’Digital twin’ heart modelling project will monitor patients virtually

Researchers will build and evaluate replicas of patients’ hearts online

A team of interdisciplinary researchers will create and test the first ’digital twin’ heart models for a group of chronically ill NHS patients, to find out if they provide better monitoring and ultimately better care.

The team working on the £8m CVD-Net project will design and build fully accurate virtual copies - ’digital twins’ - of participants’ hearts from health data, including medical records, hospital scans and information from wearable and implanted monitors.

Over time, these will be updated continuously by real-time data from either patient-implanted or wearable medical devices. The research team hope the digital twin hearts will allow them to accurately track changes to each patient’s disease progression and responses to treatment, as well as enabling personalised predictions.

"We believe this is the first time scientists are investigating and trialling the use of digital twin technology for the NHS for a real patient group, at a reasonable scale" Professor Steven Niederer National Heart and Lung Institute
The patients all’have pulmonary arterial hypertension (PAH), a life-threatening cardiovascular disease which causes severe breathlessness, heart failure and recurrent hospitalisation. Participants in the study will come from specialist PAH centres including Imperial College Healthcare NHS Trust and Sheffield Teaching Hospitals. The NIHR Imperial Clinical Research Facility , headed by Professor Martin Wilkins, will co-ordinate the study for Imperial College Healthcare.

Digital infrastructure

The project is led by Professor Steven Niederer at Imperial College London, working with the University of Sheffield, University of Nottingham and the Alan Turing Institute. The interdisciplinary team of engineers, clinicians, computational statisticians and research engineers will collaborate to access the necessary data, build the digital infrastructure and work closely with patients, doctors and stakeholders to evaluate its usability and accuracy.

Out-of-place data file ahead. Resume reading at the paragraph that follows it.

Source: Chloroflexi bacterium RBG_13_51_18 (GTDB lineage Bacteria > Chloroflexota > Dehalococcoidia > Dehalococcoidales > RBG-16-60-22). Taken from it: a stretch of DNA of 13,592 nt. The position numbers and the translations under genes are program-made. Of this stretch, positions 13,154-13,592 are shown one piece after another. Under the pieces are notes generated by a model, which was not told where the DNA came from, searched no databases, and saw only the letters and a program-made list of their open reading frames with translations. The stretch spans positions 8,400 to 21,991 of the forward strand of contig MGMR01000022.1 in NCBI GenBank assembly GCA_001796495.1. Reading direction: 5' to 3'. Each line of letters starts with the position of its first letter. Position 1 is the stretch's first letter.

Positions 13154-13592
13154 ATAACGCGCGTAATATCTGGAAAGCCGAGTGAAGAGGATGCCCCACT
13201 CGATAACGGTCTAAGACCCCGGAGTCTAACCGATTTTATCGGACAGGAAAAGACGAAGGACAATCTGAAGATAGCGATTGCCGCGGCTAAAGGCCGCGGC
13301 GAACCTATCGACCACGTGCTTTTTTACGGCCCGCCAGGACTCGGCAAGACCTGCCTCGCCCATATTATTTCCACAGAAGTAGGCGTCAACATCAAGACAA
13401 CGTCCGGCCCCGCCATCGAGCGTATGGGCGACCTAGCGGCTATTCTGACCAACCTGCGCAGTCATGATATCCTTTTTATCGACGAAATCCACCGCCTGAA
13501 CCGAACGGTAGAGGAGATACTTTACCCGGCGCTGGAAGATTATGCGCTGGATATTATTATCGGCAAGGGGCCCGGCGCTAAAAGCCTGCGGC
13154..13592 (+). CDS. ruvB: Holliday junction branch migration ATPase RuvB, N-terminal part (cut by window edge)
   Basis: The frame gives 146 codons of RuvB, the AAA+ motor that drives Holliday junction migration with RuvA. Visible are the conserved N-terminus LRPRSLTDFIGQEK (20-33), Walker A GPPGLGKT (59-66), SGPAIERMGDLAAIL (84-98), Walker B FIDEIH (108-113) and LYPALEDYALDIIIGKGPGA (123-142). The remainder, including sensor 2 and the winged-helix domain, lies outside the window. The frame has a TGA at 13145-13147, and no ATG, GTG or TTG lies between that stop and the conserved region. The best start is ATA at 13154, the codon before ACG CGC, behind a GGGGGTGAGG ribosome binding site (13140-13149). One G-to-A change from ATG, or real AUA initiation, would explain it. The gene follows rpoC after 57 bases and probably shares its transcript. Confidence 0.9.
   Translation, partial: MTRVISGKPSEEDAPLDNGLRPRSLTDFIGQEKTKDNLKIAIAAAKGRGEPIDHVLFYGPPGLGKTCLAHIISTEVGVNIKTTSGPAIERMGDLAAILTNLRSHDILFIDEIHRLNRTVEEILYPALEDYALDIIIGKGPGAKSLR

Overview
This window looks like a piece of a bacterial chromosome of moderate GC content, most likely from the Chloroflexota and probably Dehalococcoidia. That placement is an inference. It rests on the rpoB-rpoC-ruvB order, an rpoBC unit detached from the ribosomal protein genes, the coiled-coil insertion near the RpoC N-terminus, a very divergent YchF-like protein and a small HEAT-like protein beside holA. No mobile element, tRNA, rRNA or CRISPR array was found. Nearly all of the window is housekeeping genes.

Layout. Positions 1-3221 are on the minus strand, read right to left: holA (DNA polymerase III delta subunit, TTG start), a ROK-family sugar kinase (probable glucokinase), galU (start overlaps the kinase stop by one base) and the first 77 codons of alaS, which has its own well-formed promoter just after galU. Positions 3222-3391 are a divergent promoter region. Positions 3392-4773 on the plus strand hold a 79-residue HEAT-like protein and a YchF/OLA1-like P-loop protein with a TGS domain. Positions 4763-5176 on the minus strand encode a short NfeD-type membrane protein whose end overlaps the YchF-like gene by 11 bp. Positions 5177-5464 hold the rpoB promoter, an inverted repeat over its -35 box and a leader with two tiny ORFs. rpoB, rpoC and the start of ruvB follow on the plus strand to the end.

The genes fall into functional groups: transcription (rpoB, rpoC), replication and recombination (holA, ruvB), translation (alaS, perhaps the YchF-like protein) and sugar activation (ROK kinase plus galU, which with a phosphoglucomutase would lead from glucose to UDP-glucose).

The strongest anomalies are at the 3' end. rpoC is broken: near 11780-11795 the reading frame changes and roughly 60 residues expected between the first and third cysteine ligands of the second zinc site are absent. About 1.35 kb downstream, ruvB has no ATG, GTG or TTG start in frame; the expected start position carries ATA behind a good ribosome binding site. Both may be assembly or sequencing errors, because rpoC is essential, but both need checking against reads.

The Engineering and Physical Sciences Research Council (EPSRC) is supporting the project with funding of £8m. Research at Imperial College Healthcare is also supported by funding from the National Institute for Health and Care Research (NIHR) Imperial Biomedical Research Centre.

The digital twin is a concept from engineering and manufacturing, where a real-time virtual counterpart of a physical entity, such as a jet engine or process, is used for monitoring and improvements. Because there is a two-way data interaction between the real entity and virtual replica, the digital twin accurately reflects changes over time. In medicine a digital twin can be a copy of a real patient, an organ, or a biological process, but as yet the technology isn’t widely used.

Professor Steven Niederer, Chair in Biomedical Engineering at the National Heart and Lung Institute at Imperial College London, and Co-Director of Digital Twins at the Alan Turing Institute, says: "We want to use this technology to better forecast when patients are likely to feel better or worse, or likely to have a health problem, or when their medication is working and when it isn’t. We hope it will allow us to be more receptive and responsive while also reassuring this critically ill group of patients."

He added: "We believe this is the first time scientists are investigating and trialling the use of digital twin technology for the NHS for a real patient group, at a reasonable scale, and evaluating whether it will provide better care."

Ultimately the project will also assess whether the use of digital twin heart models in NHS patient care pathways is feasible, scalable and affordable.